Category Archives: Diamonds

Engagement Rings as Status Symbols

One of the primary functions of an engagement ring is a message to the outside world: “Sorry, spoken for.”  But rings say so much more than that.

To some folks, having a big ol’ diamond on your ring finger says something about your ethics.  But let’s face it, to other people (A LOT of other people) the particulars of the ring of your finger say something about your social status.

There’s pretty much no way around the fact that at least some portion of the people who see the ring on your finger are going to quickly calculate some guess as to how much that ring cost, and extrapolate from that a judgment about your economic status, your social class, and by extension your entire life.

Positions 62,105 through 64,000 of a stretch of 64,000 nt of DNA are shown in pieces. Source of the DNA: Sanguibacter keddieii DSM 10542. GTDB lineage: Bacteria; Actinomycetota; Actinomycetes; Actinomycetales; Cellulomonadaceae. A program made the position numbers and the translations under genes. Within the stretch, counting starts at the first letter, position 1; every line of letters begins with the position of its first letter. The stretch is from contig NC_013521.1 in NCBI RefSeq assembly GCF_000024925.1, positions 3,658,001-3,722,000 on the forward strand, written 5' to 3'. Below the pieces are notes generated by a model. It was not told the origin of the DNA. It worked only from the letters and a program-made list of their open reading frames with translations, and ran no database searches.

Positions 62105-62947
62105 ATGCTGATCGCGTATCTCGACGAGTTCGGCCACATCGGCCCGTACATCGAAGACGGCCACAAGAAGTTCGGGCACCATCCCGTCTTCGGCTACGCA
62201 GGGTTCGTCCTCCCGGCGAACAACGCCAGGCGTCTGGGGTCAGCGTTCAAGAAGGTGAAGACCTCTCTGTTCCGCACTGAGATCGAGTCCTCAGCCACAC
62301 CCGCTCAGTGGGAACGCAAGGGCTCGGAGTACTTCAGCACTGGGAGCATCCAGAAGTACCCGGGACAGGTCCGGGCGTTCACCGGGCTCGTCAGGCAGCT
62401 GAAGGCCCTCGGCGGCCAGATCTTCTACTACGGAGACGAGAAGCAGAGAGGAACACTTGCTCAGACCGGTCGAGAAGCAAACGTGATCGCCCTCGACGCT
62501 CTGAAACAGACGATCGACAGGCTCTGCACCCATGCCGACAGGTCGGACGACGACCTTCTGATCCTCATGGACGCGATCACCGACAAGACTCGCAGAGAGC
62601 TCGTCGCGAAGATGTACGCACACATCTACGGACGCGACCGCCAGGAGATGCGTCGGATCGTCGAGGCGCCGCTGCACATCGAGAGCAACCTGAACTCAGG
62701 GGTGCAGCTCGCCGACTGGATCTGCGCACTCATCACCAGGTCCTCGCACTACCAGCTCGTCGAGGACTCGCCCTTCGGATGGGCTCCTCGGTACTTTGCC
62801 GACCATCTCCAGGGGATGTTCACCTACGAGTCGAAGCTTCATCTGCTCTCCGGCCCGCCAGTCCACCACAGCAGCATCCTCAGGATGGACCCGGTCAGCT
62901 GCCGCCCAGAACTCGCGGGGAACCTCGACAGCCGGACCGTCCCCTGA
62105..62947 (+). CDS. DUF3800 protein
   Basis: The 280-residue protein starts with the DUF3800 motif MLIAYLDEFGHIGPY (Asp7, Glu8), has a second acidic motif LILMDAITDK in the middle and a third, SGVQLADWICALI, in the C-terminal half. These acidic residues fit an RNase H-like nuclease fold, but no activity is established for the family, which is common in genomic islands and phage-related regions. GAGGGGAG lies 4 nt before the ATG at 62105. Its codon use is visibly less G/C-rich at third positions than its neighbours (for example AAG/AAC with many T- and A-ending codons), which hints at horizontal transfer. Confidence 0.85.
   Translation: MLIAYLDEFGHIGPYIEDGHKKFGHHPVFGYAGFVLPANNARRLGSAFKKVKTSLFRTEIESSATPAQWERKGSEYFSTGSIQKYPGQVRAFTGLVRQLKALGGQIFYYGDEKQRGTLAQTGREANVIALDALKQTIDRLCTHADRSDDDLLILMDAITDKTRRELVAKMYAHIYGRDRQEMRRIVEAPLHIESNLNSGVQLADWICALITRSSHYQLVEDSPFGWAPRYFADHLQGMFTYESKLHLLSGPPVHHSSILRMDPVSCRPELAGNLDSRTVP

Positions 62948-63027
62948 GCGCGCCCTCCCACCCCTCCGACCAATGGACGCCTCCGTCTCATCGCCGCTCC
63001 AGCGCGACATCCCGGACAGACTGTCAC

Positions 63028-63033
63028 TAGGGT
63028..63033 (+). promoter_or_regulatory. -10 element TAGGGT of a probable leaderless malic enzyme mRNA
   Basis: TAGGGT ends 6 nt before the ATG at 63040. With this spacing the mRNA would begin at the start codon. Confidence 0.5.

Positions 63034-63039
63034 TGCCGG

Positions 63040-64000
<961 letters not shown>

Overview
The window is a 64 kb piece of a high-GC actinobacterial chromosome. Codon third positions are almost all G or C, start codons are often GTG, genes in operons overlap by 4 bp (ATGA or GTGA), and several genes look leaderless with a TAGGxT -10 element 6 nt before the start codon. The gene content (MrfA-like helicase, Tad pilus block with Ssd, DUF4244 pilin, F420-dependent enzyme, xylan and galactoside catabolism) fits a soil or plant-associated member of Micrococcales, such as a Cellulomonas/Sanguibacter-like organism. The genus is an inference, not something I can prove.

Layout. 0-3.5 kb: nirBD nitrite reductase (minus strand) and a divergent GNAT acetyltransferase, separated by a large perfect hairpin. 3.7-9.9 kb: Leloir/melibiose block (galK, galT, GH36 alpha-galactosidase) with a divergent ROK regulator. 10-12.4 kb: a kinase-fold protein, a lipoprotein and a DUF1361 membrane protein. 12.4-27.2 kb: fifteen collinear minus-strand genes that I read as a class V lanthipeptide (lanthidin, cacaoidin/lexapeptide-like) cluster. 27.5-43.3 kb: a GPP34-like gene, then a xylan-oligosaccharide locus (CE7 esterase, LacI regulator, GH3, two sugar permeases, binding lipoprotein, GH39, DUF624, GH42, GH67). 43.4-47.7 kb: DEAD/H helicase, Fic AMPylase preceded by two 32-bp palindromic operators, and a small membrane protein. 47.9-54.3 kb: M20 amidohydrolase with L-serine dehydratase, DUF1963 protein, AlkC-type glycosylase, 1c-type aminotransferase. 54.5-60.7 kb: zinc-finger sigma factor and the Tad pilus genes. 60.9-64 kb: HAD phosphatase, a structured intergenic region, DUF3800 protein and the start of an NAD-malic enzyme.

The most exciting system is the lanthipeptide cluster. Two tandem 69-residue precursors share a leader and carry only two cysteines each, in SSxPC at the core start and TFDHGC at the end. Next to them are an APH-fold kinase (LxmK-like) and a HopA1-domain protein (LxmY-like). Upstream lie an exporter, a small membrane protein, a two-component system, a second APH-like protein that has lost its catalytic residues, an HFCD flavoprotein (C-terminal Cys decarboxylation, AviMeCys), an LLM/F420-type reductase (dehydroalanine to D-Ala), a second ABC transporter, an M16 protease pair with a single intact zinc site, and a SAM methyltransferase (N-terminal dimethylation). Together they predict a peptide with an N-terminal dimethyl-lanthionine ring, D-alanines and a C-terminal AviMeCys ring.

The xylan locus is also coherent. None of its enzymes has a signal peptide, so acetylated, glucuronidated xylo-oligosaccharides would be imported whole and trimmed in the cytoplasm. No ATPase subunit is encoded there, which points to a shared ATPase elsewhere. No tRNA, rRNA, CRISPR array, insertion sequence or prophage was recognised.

This pulls both ways!  I have an acquaintance whose ring features probably the biggest diamond I have ever seen in real life that is not cursed. This diamond is so big that it can sometimes be hard to look her in the eye during conversations.  Her diamond makes me feel like a horny fourteen-year-old boy talking to a woman with large breasts.

I cannot speak to her feelings about that ring, but  I can just say that having such a gigantic diamond on my finger would probably embarrass me in certain circumstances.  Plus I figure it will eventually cause curvature of her spine.

On the other hand, many people sweat the smallness of their diamond.  I’ve certainly heard women with smaller diamonds refer to them as “starter rings.”  I think that is because, at least for young people in the US, it is acceptable to be currently poor as long as you plan on future wealth.